How can global warming be traced to CO2? —J. POPE, WINSTON-SALEM, N.C.
Pieter Tans, a senior scientist at the National Oceanic and Atmospheric Administration Earth System Research Laboratory, explains:
Although carbon dioxide is just a minor constituent of the atmosphere, it is one of the few atmospheric gases capable of trapping the heat radiating from the earth. At the earth's surface, visible radiation from the sun is absorbed, which causes heating. At the same time, the surface emits infrared radiation back to space, which produces cooling. (We cannot see infrared radiation, but we feel our skin absorbing it when we stand next to a hot stove.) The more sunlight is absorbed by the surface, the more radiation is sent out to space, until the heat loss to space equals the heat absorbed from the sun.
The gases that make up more than 99 percent of the atmosphere—nitrogen, oxygen and argon—do not absorb visible or infrared light and thus let both forms of radiation pass through untouched. The next most abundant gases, water vapor and CO2, do absorb a portion of the infrared heat radiated by the earth, thereby preventing it from reaching space. This is known as the greenhouse effect, and without it our planet would very likely have a frozen surface, akin to that of Mars.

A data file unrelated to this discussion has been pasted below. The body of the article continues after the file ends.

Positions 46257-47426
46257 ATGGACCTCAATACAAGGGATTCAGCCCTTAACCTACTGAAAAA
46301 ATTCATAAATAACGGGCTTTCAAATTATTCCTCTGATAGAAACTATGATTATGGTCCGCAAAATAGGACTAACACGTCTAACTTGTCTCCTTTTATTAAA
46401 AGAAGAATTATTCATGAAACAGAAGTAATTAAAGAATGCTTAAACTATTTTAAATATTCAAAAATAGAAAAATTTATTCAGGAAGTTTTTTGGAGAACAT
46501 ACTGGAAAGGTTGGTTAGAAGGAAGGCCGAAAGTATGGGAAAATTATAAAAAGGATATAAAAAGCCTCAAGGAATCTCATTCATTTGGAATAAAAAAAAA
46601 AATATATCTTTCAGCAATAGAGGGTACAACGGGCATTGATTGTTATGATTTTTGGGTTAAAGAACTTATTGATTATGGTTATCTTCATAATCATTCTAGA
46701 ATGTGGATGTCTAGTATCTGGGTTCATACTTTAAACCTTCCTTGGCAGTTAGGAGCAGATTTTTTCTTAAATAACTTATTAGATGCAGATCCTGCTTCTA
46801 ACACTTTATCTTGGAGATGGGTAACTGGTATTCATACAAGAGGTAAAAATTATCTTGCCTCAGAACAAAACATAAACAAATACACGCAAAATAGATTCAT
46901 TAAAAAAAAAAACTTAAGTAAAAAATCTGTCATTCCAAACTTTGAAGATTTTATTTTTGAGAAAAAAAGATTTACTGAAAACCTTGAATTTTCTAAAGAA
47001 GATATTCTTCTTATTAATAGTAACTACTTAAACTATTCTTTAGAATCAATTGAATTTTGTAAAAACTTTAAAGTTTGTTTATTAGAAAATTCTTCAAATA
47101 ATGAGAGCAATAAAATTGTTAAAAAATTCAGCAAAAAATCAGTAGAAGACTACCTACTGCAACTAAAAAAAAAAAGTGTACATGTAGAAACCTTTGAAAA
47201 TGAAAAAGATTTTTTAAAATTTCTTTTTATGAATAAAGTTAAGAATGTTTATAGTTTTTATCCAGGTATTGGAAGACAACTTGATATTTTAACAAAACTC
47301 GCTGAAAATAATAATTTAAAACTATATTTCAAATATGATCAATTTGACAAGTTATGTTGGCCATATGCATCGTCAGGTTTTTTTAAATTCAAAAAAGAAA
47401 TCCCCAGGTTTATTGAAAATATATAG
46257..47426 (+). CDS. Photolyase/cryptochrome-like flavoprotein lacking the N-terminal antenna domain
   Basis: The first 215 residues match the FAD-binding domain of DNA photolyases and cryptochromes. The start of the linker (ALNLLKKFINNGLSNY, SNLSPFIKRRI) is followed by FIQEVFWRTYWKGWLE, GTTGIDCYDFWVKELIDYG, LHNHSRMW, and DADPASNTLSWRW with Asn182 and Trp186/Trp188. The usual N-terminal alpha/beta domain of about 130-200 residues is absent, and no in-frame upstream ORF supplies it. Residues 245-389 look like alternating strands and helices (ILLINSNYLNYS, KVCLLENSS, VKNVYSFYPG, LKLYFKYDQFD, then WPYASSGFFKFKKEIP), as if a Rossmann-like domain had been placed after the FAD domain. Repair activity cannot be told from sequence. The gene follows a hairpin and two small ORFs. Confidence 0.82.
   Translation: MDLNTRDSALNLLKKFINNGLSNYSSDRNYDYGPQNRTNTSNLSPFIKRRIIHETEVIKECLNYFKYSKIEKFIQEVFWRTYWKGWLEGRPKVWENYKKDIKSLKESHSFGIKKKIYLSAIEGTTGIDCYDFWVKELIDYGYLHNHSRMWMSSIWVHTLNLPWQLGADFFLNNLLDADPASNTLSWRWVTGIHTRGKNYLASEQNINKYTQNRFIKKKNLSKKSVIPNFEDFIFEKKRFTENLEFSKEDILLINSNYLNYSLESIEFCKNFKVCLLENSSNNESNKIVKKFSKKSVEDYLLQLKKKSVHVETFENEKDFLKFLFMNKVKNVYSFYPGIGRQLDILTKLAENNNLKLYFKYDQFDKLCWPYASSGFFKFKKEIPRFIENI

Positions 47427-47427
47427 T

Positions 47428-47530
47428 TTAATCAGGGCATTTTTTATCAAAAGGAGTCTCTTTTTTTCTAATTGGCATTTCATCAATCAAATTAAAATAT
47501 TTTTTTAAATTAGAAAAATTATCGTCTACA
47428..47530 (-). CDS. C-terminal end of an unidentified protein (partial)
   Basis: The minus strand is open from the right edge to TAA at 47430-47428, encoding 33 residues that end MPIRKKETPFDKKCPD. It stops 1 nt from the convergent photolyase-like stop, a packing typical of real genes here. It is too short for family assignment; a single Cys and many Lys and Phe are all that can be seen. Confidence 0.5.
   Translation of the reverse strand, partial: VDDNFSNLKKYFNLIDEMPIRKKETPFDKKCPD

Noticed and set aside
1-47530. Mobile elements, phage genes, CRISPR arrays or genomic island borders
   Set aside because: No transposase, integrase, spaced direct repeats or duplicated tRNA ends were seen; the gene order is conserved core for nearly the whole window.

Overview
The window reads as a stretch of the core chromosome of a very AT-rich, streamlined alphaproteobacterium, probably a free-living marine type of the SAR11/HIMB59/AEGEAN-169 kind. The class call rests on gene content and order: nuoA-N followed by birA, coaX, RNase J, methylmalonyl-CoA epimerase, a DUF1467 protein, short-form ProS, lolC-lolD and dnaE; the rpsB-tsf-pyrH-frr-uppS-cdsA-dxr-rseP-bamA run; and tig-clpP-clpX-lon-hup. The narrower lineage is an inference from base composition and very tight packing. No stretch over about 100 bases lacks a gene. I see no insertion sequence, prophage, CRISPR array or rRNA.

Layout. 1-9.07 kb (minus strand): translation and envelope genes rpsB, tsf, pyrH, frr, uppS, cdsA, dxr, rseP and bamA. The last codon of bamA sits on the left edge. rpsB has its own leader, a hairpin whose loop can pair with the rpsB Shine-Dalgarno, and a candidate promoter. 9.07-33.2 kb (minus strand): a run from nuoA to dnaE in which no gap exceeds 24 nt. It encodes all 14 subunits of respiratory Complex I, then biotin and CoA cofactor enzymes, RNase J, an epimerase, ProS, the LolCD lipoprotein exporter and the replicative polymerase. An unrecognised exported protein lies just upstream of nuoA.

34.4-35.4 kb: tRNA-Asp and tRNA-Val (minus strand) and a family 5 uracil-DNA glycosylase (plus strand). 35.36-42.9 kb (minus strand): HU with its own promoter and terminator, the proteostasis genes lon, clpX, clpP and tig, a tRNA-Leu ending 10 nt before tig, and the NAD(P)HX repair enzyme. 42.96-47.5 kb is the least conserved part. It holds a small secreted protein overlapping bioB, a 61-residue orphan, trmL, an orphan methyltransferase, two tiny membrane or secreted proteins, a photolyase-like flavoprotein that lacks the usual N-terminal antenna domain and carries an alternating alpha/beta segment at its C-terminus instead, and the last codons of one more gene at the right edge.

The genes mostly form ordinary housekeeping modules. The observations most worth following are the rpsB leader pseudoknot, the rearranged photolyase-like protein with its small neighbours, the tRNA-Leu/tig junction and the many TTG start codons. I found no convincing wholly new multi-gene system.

Even though carbon dioxide and water vapor make up a small amount of the atmosphere, those molecules share their absorbed heat with all the nitrogen, oxygen and argon molecules they bump into as they mix together. The atmosphere thus acts somewhat like a blanket that becomes more insulating when water vapor, CO2 and other greenhouse gases increase.
The heating effect of extra carbon dioxide, methane, nitrous oxide and many other minor gases can be calculated with confidence based on properties that have been measured carefully in the lab. Currently the total heating produced by the increases of all such long-lived greenhouse gases (excluding water vapor) since preindustrial times is equal to about 1 percent of all solar radiation absorbed at the surface. The effect would be somewhat similar if the sun had started to shine 1 percent more brightly during the 20th century.
That may sound trivial, but small changes in the earth's heat balance can lead to large climatic changes—the ice ages and the warmer periods in between during the past several million years appear to have been separated by global average temperature differences of only about five degrees Celsius in the tropics and eight degrees C in polar regions.
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